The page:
Photo Courtesy of VIUDeepBay via Flickr - License

Photo Courtesy of VIUDeepBay via Flickr – License

Trevor Mendelow founded Teens4Oceans in 2007 at the Kent Denver School, in an attempt to engage high school students in marine biology conservation efforts. The program later evolved into an advocacy program for teens, and by teens, to recognize the importance of protecting our planet’s oceanic habitats.

Today, Teens4Oceans has grown into an expansive teaching program, while staying true to its advocacy roots. We’re proud to say that the program is now headquartered in Boulder, adding to our local community of ocean conservationists.

Teens4Oceans focuses on inspiring high schoolers to learn about oceanic environments. For students who are already interested, it offers the necessary tools to expand their knowledge while living in the landlocked state of Colorado. The T4O team believes that hands-on learning is the best way to show kids that science is engaging, dynamic, and more than just textbooks.

Their Mobile Ocean Inspiration Center is an excellent example of this philosophy. It’s a hands-on marine science lab where students gain experience working with real marine life and marine technologies. Currently, the lab is located at the butterfly pavilion in Westminster.

T4O also recently added the Mobile Ocean Bus. The traveling marine lab allows T4O members to educate other teens across the greater Denver area and beyond.

Students who join this organization are given opportunities to travel the world with the T4O expedition program. The program has taken its participants to Mexico on a mission to monitor sea turtles, around North America to study beavers, down to the Florida Keys to participate in the goliath grouper project, and throughout the Caribbean to assist various coral reef restoration programs (our favorite expedition). Teens4Oceans maintains a list of upcoming expeditions on their website for interested students.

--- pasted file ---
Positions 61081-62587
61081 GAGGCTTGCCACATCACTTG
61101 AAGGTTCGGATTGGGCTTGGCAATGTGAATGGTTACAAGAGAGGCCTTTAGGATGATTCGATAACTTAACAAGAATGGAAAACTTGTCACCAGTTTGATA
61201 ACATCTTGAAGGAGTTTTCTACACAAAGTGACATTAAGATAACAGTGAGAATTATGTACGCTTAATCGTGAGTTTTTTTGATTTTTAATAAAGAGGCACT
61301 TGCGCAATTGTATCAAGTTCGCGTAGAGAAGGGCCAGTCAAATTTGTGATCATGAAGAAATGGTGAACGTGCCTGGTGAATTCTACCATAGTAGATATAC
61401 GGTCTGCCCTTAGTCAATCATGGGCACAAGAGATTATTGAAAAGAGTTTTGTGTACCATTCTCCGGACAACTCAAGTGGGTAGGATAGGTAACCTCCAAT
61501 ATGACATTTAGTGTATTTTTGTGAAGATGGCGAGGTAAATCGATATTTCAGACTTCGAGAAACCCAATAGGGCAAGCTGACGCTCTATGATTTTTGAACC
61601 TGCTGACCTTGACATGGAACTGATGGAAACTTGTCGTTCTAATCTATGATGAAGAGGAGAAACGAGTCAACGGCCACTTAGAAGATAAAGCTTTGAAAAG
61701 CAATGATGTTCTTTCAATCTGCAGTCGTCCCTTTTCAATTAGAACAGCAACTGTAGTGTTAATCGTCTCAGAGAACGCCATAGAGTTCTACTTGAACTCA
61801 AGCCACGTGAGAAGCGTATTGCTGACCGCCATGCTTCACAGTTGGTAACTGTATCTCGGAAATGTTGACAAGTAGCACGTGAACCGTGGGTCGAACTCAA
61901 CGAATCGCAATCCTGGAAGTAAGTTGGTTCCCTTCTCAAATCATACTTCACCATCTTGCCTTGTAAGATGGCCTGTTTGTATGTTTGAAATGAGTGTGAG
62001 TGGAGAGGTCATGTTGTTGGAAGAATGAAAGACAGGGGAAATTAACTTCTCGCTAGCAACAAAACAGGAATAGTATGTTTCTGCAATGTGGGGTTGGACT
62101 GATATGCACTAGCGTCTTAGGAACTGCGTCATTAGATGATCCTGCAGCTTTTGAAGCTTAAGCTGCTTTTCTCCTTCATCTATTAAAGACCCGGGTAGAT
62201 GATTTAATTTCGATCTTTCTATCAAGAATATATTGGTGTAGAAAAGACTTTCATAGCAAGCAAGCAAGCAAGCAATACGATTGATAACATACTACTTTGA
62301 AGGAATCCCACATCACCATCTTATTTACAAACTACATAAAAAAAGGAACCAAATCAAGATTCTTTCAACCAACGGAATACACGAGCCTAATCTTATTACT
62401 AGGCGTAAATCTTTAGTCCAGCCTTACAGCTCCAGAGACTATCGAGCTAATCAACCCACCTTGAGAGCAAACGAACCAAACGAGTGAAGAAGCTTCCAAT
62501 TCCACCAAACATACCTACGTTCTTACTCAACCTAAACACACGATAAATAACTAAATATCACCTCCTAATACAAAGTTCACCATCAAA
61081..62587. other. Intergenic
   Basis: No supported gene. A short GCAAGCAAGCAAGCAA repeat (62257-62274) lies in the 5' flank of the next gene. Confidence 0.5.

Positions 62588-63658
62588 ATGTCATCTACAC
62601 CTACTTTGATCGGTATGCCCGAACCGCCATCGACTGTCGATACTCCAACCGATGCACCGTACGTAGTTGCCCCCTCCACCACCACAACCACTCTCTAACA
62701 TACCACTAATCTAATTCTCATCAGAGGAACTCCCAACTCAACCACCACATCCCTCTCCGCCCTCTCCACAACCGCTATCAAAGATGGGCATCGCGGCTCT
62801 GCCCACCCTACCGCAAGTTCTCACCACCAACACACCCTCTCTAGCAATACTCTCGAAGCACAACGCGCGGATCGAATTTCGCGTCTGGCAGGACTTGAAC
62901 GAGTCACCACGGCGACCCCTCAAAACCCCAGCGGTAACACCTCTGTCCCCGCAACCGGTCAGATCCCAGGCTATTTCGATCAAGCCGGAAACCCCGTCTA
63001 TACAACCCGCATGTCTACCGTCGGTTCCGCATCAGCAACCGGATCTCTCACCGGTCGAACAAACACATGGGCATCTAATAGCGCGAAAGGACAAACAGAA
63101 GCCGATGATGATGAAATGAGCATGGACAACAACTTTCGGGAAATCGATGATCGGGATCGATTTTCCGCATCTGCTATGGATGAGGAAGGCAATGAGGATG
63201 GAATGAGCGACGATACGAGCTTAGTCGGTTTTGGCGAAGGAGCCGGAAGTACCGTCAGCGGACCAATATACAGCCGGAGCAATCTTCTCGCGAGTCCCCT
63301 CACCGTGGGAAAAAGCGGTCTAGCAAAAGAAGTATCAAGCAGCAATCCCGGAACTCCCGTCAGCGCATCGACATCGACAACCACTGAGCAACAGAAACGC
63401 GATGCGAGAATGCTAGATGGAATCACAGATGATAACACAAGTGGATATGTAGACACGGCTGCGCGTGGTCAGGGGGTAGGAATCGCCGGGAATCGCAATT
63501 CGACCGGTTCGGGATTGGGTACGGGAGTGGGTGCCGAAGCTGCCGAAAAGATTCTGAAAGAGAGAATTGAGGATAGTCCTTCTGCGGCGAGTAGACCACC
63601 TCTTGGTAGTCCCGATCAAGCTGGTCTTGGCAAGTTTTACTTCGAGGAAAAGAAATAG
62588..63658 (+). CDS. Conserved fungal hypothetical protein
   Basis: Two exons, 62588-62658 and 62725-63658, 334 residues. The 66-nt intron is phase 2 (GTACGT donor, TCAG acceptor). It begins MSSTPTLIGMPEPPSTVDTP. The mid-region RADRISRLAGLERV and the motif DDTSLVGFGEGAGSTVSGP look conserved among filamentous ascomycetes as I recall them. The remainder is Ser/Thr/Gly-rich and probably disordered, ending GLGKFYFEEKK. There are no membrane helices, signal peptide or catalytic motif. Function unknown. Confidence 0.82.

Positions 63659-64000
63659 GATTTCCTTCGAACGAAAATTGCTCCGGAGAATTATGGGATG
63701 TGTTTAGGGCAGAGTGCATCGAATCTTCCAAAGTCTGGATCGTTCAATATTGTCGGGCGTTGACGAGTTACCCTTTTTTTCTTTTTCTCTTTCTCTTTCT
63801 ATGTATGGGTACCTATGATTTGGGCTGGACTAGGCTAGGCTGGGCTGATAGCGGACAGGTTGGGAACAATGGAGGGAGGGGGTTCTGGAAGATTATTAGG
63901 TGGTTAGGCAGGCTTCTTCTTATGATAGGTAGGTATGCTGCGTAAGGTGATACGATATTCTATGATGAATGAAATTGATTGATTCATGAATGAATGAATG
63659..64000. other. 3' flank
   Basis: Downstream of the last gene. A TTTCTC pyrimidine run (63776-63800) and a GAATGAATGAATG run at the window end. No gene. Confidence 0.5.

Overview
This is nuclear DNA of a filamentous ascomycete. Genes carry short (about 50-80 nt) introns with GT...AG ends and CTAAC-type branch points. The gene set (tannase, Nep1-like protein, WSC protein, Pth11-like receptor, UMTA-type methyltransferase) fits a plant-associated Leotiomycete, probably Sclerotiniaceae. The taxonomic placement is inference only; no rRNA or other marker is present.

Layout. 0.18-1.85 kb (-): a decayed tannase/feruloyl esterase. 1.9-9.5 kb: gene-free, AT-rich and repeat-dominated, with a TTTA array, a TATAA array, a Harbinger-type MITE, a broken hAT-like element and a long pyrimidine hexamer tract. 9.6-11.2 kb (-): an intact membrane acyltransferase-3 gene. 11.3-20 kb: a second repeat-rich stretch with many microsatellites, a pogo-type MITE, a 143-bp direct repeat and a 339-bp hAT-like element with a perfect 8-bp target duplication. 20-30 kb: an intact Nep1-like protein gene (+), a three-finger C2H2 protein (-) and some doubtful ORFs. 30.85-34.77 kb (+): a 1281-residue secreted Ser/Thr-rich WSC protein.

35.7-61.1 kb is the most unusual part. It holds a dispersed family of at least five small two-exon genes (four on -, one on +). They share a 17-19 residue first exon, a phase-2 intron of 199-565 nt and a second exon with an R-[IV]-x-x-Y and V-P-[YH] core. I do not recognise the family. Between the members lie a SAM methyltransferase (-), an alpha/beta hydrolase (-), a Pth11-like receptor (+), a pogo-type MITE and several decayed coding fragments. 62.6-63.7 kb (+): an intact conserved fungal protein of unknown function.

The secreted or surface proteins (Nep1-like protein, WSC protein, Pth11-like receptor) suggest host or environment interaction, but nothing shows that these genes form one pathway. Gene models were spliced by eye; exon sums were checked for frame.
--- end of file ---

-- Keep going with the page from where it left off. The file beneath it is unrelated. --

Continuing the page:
The ocean advocacy group has also impressed us with their dedication to the cutting edge of science technologies. Their newly-implemented live ocean virtual reality cameras take teens below the surface without actually getting wet.

Similarly, the program maintains cameras across the globe in order to study ocean life, including some focused on our favorite marine invertebrates. Local aquatic store owner, Mike Park, was instrumental in designing, building, and installing the cameras and their housings. Park’s collaboration is a testament to the cohesiveness the T4O program has helped foster in the local aquatics community.

The live streams are a fantastic way for the entire T4O team to experience the underwater world without traveling around the globe.

For all T4O’s devotion to marine biology, we respect the program’s dedication to science as an entity. Teens4Oceans instills the importance of the scientific method into high school students. This includes the “boring” parts of science, as well.

We commend Teens4Oceans for their hard work within the marine biology and ocean conservation communities. Interest in saving our planet’s oceans is vital in landlocked states. Children across the country should know that their distance from the ocean doesn’t mean the study of marine life is any less interesting or valuable.

At AcroOptics, we are staunch supporters of marine conservation, and we are happy to promote the protection of coral reefs in all of the work that we do. If you’re interested in learning more about growing coral reefs at home, or have questions about reef life in general, get in touch with us. We would love to discuss our passion for coral with anyone who is willing to listen.